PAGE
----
Special to the Vanguard
Woodland, CA – In October of 2022, Yolo County and its partnering cities signed agreements with the Yolo Food Bank (YFB) to provide funding to assist in expanding capacity to address the new requirements of Senate Bill (SB) 1383.
“This funding helped increase the amount of edible food recovered, offered additional food to insecure families, and diverted waste from the landfill,” Yolo County said in a release. “In five short months, YFB has not only signed 35 of 40 contracts needed to secure this food but has also diverted 630,000 lbs. of food that otherwise could have been landfilled.”
“We are incredibly grateful to the County and local jurisdictions for the successful implementation of SB1383 as it has generated an increase of food so urgently needed to nourish the more than 21,000 Yolo County households relying on Yolo Food Bank each month,” said Yolo Food Bank Executive Director, Karen Baker.
Baker added, “With our new Tier 1 food generator partners, we’re now projected to bring in an additional 80,000 pounds of food annually. Due to a 15% increase in demand at our distributions, which we anticipate will grow exponentially in the coming months, this additional support is crucial for our most vulnerable residents throughout the county.”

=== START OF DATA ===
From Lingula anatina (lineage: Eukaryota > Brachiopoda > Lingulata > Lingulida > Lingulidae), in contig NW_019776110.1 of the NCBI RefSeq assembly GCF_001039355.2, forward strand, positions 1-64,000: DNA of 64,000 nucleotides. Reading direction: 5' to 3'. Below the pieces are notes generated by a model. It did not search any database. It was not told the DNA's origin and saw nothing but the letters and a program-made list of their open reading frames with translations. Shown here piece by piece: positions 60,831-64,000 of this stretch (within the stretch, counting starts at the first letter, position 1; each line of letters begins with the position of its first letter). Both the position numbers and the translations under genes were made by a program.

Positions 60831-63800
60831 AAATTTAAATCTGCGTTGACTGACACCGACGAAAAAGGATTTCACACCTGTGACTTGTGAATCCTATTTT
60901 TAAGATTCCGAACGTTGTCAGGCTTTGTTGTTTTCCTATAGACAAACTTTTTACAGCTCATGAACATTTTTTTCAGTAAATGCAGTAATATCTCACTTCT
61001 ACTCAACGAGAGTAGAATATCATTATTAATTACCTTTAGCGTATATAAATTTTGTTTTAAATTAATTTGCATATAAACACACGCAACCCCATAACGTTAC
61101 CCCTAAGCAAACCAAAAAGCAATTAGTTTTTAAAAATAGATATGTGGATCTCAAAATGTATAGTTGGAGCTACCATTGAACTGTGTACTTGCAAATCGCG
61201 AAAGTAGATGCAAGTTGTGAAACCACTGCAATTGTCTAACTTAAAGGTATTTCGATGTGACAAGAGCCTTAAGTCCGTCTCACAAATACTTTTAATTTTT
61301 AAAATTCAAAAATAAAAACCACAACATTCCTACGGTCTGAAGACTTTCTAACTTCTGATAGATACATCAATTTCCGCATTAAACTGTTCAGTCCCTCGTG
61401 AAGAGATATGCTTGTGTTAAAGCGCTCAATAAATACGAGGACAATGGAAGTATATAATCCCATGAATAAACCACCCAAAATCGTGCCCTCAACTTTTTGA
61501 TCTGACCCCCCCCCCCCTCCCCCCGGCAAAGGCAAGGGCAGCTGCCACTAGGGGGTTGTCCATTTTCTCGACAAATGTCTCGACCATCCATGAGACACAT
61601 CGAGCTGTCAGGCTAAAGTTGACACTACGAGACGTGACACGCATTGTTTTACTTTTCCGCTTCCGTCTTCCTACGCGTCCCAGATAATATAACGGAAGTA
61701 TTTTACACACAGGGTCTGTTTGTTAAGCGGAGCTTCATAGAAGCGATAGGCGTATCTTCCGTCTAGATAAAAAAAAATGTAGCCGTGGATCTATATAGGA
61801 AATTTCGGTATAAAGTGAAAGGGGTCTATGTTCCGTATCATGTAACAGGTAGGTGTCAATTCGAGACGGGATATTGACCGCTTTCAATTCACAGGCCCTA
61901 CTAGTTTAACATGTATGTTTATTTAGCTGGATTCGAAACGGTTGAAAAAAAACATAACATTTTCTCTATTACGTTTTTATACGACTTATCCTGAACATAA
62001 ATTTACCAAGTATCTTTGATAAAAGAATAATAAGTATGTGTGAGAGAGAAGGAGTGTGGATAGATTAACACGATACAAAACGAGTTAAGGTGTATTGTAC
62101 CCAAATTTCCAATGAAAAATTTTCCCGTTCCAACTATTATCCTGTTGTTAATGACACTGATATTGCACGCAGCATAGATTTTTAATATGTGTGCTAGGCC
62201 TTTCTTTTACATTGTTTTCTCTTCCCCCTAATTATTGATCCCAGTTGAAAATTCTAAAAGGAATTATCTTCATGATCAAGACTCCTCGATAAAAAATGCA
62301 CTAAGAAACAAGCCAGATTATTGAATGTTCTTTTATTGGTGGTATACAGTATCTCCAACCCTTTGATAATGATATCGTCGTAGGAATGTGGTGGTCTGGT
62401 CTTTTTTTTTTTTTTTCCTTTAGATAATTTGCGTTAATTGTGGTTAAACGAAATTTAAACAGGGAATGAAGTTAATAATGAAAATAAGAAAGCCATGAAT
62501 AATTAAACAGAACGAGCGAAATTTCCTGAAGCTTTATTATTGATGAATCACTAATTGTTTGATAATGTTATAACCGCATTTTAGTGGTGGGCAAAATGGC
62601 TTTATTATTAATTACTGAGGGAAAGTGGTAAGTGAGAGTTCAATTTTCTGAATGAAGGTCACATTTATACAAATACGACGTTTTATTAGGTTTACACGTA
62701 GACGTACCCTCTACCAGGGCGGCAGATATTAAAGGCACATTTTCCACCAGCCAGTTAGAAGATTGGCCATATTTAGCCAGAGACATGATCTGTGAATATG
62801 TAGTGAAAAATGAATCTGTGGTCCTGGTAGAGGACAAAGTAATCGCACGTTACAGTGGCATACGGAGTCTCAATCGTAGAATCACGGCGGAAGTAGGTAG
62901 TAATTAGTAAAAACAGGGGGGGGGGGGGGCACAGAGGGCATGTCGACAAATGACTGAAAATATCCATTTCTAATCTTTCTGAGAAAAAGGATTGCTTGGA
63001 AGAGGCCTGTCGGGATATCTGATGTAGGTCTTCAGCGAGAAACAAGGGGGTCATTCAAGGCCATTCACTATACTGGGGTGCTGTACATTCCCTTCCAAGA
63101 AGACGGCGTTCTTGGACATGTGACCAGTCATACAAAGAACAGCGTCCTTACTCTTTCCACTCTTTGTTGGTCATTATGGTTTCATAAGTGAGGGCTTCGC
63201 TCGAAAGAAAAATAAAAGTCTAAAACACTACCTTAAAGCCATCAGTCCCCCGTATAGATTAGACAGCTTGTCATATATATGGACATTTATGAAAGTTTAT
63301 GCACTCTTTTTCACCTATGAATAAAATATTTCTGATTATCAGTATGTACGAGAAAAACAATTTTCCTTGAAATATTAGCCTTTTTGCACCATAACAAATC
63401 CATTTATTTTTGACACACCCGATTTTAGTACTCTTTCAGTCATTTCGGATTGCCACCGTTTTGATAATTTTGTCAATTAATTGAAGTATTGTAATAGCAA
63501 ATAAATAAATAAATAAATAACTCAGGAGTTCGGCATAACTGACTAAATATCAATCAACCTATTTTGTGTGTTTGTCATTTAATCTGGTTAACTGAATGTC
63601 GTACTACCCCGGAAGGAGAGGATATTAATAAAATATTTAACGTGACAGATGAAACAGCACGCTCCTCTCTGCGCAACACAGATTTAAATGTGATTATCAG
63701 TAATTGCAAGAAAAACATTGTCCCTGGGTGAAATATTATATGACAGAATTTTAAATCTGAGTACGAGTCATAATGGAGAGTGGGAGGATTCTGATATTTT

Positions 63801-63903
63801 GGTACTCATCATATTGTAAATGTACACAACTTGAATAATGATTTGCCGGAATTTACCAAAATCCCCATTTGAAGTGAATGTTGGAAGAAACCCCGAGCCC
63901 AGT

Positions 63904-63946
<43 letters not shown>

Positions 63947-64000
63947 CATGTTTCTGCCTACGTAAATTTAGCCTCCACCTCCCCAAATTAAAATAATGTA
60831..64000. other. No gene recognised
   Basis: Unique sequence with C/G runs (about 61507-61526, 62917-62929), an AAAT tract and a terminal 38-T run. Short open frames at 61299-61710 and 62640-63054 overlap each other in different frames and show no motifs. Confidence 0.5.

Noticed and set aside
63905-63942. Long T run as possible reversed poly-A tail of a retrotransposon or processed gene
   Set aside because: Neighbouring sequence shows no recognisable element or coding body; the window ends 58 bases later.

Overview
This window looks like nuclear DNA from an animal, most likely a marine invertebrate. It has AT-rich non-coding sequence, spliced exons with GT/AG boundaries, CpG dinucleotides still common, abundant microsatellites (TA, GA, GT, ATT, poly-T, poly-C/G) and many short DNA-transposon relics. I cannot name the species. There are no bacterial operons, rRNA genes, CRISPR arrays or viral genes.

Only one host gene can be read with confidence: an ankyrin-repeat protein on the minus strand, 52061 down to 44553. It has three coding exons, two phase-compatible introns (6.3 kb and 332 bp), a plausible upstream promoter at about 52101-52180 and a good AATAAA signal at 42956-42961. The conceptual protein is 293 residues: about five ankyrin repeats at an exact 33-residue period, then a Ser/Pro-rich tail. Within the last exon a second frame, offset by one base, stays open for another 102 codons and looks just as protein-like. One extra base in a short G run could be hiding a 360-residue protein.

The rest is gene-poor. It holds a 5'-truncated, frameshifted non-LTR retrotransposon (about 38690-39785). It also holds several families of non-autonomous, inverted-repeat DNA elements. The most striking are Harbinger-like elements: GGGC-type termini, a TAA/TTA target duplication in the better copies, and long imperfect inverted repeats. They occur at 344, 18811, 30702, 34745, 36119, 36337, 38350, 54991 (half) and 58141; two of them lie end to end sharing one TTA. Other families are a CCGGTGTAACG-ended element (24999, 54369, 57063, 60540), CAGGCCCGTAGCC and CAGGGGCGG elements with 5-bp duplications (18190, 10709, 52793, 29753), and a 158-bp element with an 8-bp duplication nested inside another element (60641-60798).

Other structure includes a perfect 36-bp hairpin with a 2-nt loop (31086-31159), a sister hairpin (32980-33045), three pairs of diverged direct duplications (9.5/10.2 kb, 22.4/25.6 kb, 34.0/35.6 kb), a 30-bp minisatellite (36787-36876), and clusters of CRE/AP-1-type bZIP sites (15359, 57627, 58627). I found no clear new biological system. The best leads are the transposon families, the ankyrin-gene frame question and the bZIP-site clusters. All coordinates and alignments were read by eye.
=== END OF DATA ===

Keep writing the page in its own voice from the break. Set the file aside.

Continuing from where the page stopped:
Under SB 1383 regulations, major grocers must now segregate organics from their waste stream and divert edible food to local food pantries. Many grocers over-order food or do not sell as quickly as anticipated – this has historically led to surpluses of unexpired, edible food being landfilled.
“Not only can this food be provided to people who are food insecure, but organic waste (food) that is placed in a landfill also takes up extra space and creates greenhouse gases as it begins to break down,” Yolo County said.
“Yolo County is proud to be leading the state in SB 1383 Edible Food Recovery efforts. With the additional funding provided, YFB has added more food pickup and distribution routes and updated and increased staffing, sorting, and storing capacity, all while assisting us in complying with the organic waste diversion goals,” said the Yolo County Board of Supervisor Chair, Oscar Villegas.
Villegas added, “This win-win partnership between the County and YFB is just the beginning. We are confident that we are on the path to setting additional milestones in food recovery and landfill diversion.”